Animals
 India
Project #10336

Help Street Dogs in Dharamsala and Save Lives!

by Dharamsala Animal Rescue
Vetted
Ruby
Ruby

 Dear friends of DAR, 

Ruby, is the DAR CEO and is a distemper survivor.. A deadly disease for unvaccinated puppies. She has a story to tell: 

'There is a t-shirt out there that says, "All I want to do is rescue dogs and drink wine."

Sounds too good to be true.. and it is. There are many times you may be drinking wine because of animals you cannot save or mistakes you made and lives were lost. 

Luckily, lessons learned make our protocols and procedures better in India, a country that more stray dogs than anywhere else in the world. A place where veterinarians only go to vet school if they cannot get into human medical school.. not because they love animals. 

There are no Government run mass vaccination programs for rabies which kills more humans in India than anywhere else in the world... nor are their mass vaccination prorgrams for highly contagious diseases like Parvo and Distemper... two deadly diseases for puppies and dogs with low immunity. Luckily because of DAR, I was saved. 

Every year, twice a year, it is puppy season. We do our best to spay and neuter the streets dogs, but as there are thousands of them, it will take a life time to sterilize them all unless one day we get a HUGE influx of money, to have more space, find many more animal loving Indians and are able to hire more vets. 

Since that is not the current case, what does this mean?  Two times a year pups are born on the street. None are vaccinated against diseases, like parvo and distemper. Many of these pups are hit by cars, or dumped at our clinic by locals that do not want more dogs in their villages. Our clinic becomes overrun with puppies that have been taken away from the moms too soon and therefore have weak immune systems. Basically, prime candidates for these two diseases. 

Two years ago, we had a disease protocol in place. We vaccinated every puppy against parvo and distemper upon entering our clinic. Some were too young for the vaccination but vet studies have shown that early vaccinations then boosters are beneficial in preventing the disease.

Unfortunately, one puppy started showing signs of parvo but we had no way of knowing for sure. The puppy was lethargic and had lost its appetite. We were not positive that is was parvo so we waited a few days to just monitor the pups behavior.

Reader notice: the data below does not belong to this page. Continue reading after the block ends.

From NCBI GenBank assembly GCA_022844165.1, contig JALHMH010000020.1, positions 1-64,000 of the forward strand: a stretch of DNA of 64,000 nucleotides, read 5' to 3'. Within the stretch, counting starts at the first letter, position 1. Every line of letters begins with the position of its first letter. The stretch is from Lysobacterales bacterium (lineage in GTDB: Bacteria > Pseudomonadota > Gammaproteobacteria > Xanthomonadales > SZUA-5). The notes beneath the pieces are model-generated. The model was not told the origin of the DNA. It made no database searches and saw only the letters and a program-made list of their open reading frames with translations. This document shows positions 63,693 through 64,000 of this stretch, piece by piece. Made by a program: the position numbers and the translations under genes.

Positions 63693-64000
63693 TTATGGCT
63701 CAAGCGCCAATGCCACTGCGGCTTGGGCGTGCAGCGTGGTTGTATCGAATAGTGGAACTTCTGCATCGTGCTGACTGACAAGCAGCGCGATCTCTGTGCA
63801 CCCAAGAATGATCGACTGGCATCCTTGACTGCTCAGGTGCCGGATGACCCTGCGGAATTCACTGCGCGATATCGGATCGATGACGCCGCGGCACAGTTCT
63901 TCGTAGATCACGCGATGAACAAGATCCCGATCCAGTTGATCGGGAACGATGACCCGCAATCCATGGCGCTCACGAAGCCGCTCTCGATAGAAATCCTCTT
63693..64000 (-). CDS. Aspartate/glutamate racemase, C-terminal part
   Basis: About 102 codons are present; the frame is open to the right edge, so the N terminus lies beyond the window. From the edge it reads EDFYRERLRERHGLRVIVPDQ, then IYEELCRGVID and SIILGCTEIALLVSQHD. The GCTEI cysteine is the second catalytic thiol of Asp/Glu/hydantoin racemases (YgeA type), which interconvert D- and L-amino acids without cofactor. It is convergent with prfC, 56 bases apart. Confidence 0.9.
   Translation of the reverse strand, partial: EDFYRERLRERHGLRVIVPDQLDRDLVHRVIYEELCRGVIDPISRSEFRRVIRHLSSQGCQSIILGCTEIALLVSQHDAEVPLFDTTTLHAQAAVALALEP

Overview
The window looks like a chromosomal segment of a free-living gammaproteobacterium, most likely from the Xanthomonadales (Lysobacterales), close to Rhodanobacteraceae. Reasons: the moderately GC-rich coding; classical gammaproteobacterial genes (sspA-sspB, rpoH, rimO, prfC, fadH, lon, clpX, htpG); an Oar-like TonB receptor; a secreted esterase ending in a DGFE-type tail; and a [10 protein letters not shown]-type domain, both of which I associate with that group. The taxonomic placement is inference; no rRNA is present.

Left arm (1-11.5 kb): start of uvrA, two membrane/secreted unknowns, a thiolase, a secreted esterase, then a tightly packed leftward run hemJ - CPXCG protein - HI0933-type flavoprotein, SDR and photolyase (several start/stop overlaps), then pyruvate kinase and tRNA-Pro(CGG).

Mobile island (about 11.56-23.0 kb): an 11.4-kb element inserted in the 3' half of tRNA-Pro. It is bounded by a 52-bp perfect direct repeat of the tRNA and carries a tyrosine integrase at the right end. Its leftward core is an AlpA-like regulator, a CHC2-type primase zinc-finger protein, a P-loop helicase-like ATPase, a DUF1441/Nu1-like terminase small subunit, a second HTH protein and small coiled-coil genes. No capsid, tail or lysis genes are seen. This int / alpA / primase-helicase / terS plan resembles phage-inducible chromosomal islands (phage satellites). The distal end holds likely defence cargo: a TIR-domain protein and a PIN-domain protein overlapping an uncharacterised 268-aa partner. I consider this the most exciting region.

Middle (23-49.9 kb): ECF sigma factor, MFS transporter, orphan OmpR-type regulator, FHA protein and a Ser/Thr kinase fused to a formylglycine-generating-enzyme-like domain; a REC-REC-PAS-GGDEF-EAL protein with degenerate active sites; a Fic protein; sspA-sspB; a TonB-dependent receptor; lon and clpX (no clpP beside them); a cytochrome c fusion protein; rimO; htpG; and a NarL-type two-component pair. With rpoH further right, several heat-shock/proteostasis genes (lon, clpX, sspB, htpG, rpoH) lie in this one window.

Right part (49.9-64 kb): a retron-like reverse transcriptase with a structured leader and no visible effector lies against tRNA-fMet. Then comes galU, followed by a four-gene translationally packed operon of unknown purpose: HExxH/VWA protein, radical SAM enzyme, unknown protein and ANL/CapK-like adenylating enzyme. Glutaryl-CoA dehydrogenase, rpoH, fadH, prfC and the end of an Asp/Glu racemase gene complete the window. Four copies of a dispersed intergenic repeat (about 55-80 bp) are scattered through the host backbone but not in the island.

This was a huge mistake. Instead of assuming the worst and isolating this puppy he remained near the rest of the pups while we were monitoring his health. By day three 6 other puppies were showing early signs of parvo.

Now we were in a state of emergency. We needed to get any puppy not showing signs of parvo out of our clinic! Problem, in Dharamsala, not many people like street dogs, so we had to bring most of them to our own homes!!

Next, we needed to get every puppy still with us on treatment for parvo. As there is no cure for parvo, all we could do to treat the puppies is to do whatever we could to boost their immune systems to be able to fight it off.

Every single puppy died. It was awful. 

Some puppies died right away and some after 10 days. We were all heartbroken and beating ourselves up for our failure.

To pick ourselves back up again, we closed the clinic for two weeks, the minimum amount of time needed to kill off the parvo disease.

We instituted new cleaning protocols to prevent disease from spreading.

We discovered that we could order snap tests kits for both parvo and distemper. This way, if any symptoms arose, we could immediately test the puppies to see if they had the disease, and if so, handle everything with a sense of urgency. Our new motto was “assume the worst,” and do the test, as opposed to wait a few days and see.

This is unfortunately commom place in many shelters in India. With limited funds, space, and people who care, and a diseases uncontrollable with the amount of pups born on the street. 

When we reopened the clinic, everyone was so fearful that a similar thing would happen and changing habits can be hard. Our management staff kept at the team until the new processes became second nature.

I am happy to report that in the past two years, since this incident and we have not had this situation again.. Not to say that there has been no disease, but with our new sense of urgency and protocol, we can save healthy puppies from contracting and dying of awful diseases.... just like me. 

Our new systems do cost money! Each kit costs $3.50. During the two puppys seasons or 4 months per year, we will use on average 60 kits per month costing DAR $840.